I stepped into the dusty building and walked over to the counter. The bar itself seemed to have held up under the destruction, despite most of the room missing. It was something I had been searching for, so I took it as a bar with a great view of the broken city. The rubble and debris couldn’t hide the many bottles still intact on their shelves.
The world was thrown into chaos when the cataclysm began. The fighting, the bombs, the virus, the spread and all that death. Those with an immunity survived, but not for long. Most became scavengers that weren’t friend;y, but luckily the realisation that there were only a handful of us in the entire city seemed to dampen their violent spirits enough to realize there was enough in the broken city to keep them going.
For me, it was this bar. Three weeks of searching buildings for anything. Old bars were destroyed and you were lucky if you found a bottle of beer that wasn’t smashed long ago. However, I noticed a pamphlet not too long ago for a hotel in the city. The hotel had a bar and so it became my next destination.
Selecting a bottle from the shelf, I found a sturdy glass and wiped the dust away. It wasn’t the best circumstances for drinking, but in this new world it was the perfect time.
I soon realized I wasn’t the only one celebrating. As I sat down at the bar I heard music in the distance. Looking out at the city through the broken wall, I stared down at an intersection where someone was dancing to the music blaring from a car. I watched them for the longest time, then returned to pouring brandy into a glass. I was never a fan of brandy, but I wasn’t complaining now.
While I drank, I listened to the music cynically. It was the kind of song that would play in a noisy club, but more than that, it was even worse. The electro sounds were replaced with the clanging of metal, as if the artist behind it lacked any skill with instruments so they decided to use frying pans.
However, it seemed my darkest thoughts were shared with a more volatile individual. I heard gunshots after that. The sound echoed throughout the city and soon the music was cut off. I tried to not look back, but I couldn’t help it.
The shooter sat in the car seat while the dancer crawled in a pool of their own blood.
“Monster…” I murmured to myself.
I stared down at the maniac who continued to sit in the car. The dancer was still very much alive. A smart one too, deciding to stop moving and hold her wound.
“Time to even the odds,” I muttered and placed the brandy on the table.
Opening my duffel bag, I walked over to the opening in the building and focused my rifle scope on the shooter. I didn’t need to think about it long, the shot was fired and there was a splash of blood. Before going down, I fired another shot and the shooter took it without reaction. With that confirmation, I collected the bottle of brandy and made my way down the hotel.
“Help…” I heard the dancer call. “Help, please…”
I walked over to him, a young man, barely out of school.
“What’s your name, kid?” I asked, turning him onto his back. It was a bad shot, on the shooters part.
“Miles...” the kid replied.
“You ever drink, Miles?” I asked, placing the bottle in front of him.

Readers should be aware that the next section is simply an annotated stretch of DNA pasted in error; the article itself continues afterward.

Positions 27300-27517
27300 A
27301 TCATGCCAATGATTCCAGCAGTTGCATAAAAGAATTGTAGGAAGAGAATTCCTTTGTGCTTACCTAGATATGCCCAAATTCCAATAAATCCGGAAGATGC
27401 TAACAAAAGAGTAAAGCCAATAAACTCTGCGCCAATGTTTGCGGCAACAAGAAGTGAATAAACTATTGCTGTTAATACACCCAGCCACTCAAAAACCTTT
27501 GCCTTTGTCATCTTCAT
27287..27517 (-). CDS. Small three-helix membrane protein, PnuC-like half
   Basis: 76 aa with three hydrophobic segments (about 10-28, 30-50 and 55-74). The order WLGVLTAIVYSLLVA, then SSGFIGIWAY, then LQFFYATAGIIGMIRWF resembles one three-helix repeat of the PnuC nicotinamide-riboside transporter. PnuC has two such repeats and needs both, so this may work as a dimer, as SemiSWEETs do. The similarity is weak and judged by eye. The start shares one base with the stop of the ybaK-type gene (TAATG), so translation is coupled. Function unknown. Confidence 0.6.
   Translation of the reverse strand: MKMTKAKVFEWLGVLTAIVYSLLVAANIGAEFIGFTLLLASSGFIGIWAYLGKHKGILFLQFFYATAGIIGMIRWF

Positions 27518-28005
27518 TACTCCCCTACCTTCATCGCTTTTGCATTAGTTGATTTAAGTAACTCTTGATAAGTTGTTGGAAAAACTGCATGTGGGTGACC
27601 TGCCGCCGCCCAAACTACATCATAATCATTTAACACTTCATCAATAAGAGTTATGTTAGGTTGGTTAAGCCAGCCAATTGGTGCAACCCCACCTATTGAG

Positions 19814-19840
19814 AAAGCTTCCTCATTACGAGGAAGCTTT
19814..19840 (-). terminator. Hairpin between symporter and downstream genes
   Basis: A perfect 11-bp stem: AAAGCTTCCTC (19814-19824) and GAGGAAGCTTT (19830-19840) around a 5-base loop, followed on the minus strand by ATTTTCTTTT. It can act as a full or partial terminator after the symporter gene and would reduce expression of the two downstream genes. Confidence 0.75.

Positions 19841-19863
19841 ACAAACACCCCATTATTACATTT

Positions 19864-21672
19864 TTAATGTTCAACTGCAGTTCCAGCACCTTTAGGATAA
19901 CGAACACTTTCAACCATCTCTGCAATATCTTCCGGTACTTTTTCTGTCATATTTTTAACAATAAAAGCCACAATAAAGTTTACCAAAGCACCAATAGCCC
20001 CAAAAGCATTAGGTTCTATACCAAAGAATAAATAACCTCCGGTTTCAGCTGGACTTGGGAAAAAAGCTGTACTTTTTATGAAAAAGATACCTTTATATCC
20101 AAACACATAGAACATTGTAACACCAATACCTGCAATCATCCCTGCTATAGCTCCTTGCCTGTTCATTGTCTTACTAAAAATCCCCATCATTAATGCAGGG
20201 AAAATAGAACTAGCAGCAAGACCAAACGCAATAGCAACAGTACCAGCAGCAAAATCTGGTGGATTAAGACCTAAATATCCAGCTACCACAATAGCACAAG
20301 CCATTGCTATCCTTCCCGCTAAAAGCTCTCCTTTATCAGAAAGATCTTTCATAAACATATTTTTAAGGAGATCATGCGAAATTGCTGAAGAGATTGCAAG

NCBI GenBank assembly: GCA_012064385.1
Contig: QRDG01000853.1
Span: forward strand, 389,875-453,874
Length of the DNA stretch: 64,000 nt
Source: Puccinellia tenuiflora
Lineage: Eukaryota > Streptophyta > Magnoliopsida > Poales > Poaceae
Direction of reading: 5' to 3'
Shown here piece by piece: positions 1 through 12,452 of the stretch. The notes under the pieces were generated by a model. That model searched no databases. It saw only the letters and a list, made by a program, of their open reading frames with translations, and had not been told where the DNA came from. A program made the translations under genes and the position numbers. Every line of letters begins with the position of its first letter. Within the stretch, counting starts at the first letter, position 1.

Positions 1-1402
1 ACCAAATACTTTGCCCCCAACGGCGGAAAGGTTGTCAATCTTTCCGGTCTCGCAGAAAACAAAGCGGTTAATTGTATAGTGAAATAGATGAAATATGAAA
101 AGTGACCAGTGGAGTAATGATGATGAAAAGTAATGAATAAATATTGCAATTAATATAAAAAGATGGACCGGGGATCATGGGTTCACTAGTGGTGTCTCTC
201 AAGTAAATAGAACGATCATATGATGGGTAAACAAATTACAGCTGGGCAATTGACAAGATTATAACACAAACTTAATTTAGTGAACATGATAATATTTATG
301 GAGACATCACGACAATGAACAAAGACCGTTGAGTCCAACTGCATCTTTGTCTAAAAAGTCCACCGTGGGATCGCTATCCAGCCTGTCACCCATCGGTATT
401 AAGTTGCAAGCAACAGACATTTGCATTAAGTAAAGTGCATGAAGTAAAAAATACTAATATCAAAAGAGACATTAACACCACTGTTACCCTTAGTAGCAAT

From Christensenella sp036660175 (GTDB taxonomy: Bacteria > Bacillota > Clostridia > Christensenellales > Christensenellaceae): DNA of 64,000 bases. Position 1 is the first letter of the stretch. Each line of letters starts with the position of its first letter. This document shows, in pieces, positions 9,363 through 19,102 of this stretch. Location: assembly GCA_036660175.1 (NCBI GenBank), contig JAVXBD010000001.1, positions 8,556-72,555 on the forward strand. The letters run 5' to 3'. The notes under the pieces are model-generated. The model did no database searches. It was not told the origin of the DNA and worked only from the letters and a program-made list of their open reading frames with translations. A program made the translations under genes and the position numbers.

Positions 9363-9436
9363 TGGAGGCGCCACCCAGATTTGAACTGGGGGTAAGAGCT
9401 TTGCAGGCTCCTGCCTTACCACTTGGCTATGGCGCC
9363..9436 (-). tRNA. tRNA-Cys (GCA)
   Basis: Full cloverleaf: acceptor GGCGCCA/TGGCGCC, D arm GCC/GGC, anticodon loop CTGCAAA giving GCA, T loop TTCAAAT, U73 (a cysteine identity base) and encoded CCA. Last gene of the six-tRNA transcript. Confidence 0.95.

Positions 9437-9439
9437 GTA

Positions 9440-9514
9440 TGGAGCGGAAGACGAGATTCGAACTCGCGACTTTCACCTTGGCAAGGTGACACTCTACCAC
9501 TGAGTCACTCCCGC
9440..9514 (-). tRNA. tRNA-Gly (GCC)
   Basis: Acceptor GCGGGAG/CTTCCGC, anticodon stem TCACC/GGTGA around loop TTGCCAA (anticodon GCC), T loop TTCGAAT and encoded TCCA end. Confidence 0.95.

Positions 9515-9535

He didn’t need convincing, he took the bottle and chugged a mouthful before spluttering. He held it out to me as I dressed the wound.
“Keep it, I think you are the only one who can drink that now,” I told him. “Haven’t you learned that the world isn’t safe? What’s with the music?”
“I missed the sound,” Miles replied. He was beginning to sweat, but that would pass in an hour.
I finished dressing the wound.
“You are lucky the bullet went all the way through,” I told him. “It was a small arms shot, not much resistance is needed for the bullet to lodge itself inside of you.”
I helped Miles to his feet.
“Know anyone still alive, Miles?” I asked, helping him stand.
“I thought I did,” Miles replied.
“Are you telling me you knew the shooter?”
“Yeah, he was my science teacher. Hell, a few weeks ago he was teaching me how to calculate the speed of a bullet. I don’t need a theorem to know it’s fast enough to dig through my body now.”
I grunted and pointed the hotel out to the kid.
“I’ve only ever seen four other survivors,” I told Miles. “None of them know about this place except you and I. Go to the fourth floor and head for the bar.”
Miles tried walked off towards the hotel, struggling, but staying on his feet. While he walked, I made my way to the shooter in the car. Sure enough, it was an elderly man, a mess of gore now. He looked like the teacher type, but more than that, he looked well armed. He wore body armour, but that didn’t save him from the shot to the head.
I emptied his pockets, taking his gun and ammunition. I hate to think that a few weeks ago he was a teacher and a few weeks later he tried killing one of his students. The world wasn’t the only thing broken by the cataclysm. At least there weren’t many people left in the world.
I left the teacher and made my way back to the hotel. I found the kid slumped in a low chair in the bar, holding the bottle in his lap, taking a sip now and then. I grabbed another bottle and filled a fresh glass.
“Take it easy, Miles,” I told him. “You’re safe for now, but you will only make through this if you stay out of trouble.”
He eyed the duffel bag with guns on the counter.
“Yeah…” Miles groaned. “I hope I do.”
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